California is First State to Mandate Public Company Board Diversity – JD Supra

California is First State to Mandate Public Company Board Diversity – JD Supra

With the issues of social justice, systemic racism, bias and inequality drawing heighted attention since George Floyd’s killing, the passage of AB-979 makes California the first state to require public companies with their principal executive offices located in California to have at least one or more directors be from an “underrepresented community.” According to data cited in the bill, there are 662 publicly traded companies headquartered in California and 35 percent of these companies currently have all white boards of directors. This new law builds on California’s existing law SB-826, which requires public companies headquartered in California to meet minimum requirements for female board representation.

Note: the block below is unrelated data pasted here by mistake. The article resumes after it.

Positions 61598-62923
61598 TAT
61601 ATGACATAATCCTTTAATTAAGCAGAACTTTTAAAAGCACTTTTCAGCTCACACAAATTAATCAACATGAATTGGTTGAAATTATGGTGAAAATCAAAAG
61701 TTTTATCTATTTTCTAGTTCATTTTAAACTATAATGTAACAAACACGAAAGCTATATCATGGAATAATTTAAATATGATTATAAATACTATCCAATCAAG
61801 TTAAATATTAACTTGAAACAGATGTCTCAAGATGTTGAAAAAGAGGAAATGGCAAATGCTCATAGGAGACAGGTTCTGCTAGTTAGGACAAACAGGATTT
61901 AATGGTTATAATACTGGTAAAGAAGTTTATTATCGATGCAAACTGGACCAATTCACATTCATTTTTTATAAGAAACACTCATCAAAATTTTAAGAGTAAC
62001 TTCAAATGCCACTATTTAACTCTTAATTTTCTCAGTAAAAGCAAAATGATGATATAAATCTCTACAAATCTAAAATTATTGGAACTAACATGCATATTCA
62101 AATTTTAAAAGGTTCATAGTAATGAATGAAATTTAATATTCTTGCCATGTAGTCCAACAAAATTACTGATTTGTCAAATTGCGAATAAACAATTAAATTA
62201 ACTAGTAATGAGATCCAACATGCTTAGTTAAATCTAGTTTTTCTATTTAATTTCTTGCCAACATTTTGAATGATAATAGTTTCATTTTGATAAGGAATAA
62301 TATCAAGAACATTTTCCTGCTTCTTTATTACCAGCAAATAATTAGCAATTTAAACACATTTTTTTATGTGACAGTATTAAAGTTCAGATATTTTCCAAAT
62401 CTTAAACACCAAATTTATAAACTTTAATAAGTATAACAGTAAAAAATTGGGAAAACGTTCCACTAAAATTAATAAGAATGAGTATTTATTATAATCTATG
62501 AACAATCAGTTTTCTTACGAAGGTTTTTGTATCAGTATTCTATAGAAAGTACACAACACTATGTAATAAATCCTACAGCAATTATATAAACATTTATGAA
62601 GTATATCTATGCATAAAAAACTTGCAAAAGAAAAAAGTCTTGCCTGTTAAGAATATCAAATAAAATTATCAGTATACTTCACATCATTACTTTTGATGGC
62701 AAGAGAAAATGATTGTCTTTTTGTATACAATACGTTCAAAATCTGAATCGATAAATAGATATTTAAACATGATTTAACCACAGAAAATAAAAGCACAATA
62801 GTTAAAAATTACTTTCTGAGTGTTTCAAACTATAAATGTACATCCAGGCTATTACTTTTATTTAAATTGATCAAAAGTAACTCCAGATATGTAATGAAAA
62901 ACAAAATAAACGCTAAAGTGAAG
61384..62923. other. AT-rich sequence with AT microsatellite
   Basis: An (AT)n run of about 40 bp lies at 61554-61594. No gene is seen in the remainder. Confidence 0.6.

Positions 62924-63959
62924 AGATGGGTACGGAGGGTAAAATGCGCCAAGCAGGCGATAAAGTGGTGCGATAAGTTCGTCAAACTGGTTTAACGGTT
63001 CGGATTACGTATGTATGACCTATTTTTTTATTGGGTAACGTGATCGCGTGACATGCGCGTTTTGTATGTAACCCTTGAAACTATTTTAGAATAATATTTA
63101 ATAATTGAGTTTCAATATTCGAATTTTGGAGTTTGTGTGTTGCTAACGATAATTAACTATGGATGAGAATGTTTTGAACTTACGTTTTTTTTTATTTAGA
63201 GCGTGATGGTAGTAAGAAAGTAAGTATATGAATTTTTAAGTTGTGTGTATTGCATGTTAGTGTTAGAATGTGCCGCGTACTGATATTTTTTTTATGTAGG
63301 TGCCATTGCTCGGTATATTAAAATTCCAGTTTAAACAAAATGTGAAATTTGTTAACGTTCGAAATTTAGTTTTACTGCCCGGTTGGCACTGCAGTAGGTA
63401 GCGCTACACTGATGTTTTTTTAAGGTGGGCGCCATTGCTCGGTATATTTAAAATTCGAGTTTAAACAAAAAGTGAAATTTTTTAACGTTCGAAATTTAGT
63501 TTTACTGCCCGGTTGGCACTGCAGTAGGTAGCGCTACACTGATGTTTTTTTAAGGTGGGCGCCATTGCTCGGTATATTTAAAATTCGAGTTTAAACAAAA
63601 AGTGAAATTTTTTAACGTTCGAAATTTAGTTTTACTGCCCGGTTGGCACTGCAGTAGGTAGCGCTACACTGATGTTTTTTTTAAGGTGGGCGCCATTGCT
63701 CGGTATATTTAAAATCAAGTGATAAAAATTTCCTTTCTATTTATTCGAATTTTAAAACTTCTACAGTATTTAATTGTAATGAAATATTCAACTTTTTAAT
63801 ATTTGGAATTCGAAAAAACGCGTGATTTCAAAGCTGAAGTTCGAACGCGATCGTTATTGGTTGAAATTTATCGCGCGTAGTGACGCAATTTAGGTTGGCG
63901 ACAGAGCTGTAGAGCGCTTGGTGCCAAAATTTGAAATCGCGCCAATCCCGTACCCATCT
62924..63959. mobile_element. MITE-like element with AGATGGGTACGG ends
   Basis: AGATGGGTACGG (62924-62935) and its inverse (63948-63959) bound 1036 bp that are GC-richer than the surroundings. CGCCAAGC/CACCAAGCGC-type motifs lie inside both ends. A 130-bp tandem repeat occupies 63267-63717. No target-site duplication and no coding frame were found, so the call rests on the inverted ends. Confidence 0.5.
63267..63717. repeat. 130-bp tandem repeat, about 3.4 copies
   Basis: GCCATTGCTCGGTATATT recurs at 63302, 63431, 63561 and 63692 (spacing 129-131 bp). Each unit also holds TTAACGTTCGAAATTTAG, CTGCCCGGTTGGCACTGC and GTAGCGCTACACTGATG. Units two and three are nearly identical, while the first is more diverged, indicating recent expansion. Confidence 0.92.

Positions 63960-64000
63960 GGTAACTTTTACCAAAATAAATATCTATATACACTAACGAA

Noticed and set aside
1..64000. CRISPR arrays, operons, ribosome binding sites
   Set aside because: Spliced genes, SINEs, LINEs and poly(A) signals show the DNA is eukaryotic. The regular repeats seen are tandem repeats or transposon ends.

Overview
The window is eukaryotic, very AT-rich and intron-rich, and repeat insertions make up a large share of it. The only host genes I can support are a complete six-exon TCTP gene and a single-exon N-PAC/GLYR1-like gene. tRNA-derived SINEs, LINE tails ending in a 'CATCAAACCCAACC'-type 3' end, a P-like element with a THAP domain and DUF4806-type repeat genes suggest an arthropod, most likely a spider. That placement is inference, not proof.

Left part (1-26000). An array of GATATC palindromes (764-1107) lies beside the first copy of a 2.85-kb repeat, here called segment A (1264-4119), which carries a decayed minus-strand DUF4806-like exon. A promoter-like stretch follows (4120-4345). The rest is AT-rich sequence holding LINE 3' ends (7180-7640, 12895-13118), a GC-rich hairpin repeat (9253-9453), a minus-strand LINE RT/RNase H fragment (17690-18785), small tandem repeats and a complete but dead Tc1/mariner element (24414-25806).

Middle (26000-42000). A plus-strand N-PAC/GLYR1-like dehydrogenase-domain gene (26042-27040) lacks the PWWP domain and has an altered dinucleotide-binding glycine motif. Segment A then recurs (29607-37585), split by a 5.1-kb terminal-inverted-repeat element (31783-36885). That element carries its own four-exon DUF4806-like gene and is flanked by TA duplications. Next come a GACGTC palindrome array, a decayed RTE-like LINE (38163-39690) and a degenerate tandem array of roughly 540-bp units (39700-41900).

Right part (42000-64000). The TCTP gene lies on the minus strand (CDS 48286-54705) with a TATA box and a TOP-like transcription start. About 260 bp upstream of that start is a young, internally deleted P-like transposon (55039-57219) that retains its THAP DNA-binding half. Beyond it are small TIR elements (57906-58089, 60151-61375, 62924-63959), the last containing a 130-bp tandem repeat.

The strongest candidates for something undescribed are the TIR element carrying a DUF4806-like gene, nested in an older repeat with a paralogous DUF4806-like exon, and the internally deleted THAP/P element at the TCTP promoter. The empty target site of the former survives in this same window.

AB-979 applies to any corporation, whether incorporated within or outside California, with principal executive offices located in California (as disclosed in the corporation’s Annual Report on Form 10-K filed with the Securities and Exchange Commission) and with shares listed on a major U.S. stock exchange. The law requires such a corporation to, no later than December 31, 2021, have at least one director from an “underrepresented community” on its board of directors. A director from an “underrepresented community” for purposes of AB-979 means an individual who self-identifies as: Black, African American, Hispanic, Latino, Asian, Pacific Islander, Native American, Native Hawaiian or Alaska Native, or who self-identifies as gay, lesbian, bisexual or transgender.  According to data cited in the bill from Deloitte and the Alliance for Board Diversity, the percentages of Fortune 500 company board seats held by people identified as African American/Black, Hispanic/Latino(a) and
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